Tag Archive: immutable

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The PowerEventLog application uses an immutable array to keep track of when the JNIOR turns on and off. It takes the values in an immutable array and stores them in a log file called powereventlog.

The application starts by checking if another instance of  itself is already running. If there is one already running, the instance of it trying to launch terminates itself. After checking that, it then gets the time that the application started on the JNIOR. The Immutable block is then returned (or created if it doesn’t exist yet.) to hold/retrieve the values of when the JNIOR last turned off and when it booted up again. The stop and start times of the JNIOR are re-formatted as date strings to be more readable. The log files being created are then checked to see if a backup needs to be created. Lastly, the stop and start times of the JNIOR are written to the log file, and then the times are updated for the next time the JNIOR turns off.

This sample requires that the MODBUS Server is running.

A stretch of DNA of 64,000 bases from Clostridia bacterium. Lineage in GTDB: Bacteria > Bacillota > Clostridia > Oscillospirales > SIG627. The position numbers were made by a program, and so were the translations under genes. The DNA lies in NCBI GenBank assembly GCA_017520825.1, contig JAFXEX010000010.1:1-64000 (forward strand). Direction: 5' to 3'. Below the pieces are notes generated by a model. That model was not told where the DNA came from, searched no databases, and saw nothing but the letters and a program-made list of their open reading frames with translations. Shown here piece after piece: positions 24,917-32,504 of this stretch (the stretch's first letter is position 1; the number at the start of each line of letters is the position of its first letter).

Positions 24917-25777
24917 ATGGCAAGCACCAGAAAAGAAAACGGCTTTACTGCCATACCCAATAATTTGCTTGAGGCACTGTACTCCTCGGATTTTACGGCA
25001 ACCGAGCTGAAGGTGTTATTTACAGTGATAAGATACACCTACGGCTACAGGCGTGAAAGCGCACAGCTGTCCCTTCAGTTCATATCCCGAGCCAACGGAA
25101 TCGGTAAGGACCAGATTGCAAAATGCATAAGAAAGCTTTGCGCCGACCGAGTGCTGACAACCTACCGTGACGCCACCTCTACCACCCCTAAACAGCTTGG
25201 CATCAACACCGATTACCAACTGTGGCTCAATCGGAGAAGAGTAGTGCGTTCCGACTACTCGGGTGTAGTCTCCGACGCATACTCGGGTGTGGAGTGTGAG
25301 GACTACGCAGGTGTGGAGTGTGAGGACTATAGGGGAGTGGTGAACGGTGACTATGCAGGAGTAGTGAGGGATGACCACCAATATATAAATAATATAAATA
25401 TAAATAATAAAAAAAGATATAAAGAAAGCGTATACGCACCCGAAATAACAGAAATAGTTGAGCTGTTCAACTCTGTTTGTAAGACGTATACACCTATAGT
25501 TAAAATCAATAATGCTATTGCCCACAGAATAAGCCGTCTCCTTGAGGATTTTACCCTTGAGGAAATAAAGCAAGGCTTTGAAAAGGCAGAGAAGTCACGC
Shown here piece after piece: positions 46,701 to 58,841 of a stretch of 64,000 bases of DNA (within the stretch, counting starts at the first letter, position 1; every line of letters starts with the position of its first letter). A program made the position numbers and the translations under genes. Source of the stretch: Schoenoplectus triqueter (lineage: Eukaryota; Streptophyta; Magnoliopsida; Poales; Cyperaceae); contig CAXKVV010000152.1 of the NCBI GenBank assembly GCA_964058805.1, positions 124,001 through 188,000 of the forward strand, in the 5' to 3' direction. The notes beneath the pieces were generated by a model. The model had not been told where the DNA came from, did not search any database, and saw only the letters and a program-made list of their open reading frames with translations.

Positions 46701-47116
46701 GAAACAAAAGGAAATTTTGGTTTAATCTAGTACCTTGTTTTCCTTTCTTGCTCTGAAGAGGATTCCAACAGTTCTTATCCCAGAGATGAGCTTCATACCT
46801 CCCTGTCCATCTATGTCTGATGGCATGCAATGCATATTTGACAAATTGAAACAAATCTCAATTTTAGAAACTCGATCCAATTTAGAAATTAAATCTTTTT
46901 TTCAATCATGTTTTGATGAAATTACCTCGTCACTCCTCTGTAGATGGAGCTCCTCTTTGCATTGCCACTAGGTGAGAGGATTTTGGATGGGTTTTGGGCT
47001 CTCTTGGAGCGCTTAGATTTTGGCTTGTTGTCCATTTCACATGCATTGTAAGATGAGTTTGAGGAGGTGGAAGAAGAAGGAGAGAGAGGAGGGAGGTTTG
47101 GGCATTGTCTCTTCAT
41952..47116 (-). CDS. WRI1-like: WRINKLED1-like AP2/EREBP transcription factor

This sample is meant to show you how to gain access to the MODBUS scratch memory space. You can see in the MODBUS manual that the MODBUS addressing assigns a “scratch” address space starting at WORD 256.

Modbus Registry Bit Address Ranges

Since WORDs are 2 bytes we know that the starting address is going to be 512. We can gain access to the “scratch” area by opening the Modbus00 immutable block. The Modbus00 immutable block does not exist until the MODBUS server has been started on the unit at least once in its lifetime. You can use the nv command to discover whether the Modbus00 block exists or not.

If the Modbus00 block does not exist then execute the MODBUS Server. Once the MODBUS Server has been executed the Modbus00 will exist.

The immutable example shown in the Immutable Class example uses an array of long values. We will use a byte array in this example.

package modbussample;  
import com.integpg.system.ArrayUtils;  
import com.integpg.system.Immutable;  
public class ModbusSample {  
    public static void main(String[] args) throws InterruptedException {  
        // open the Modbus00 immutable block  
        System.out.println("Open the MODBUS Store");  
        byte[] modbusStore = Immutable.getByteArray("Modbus00");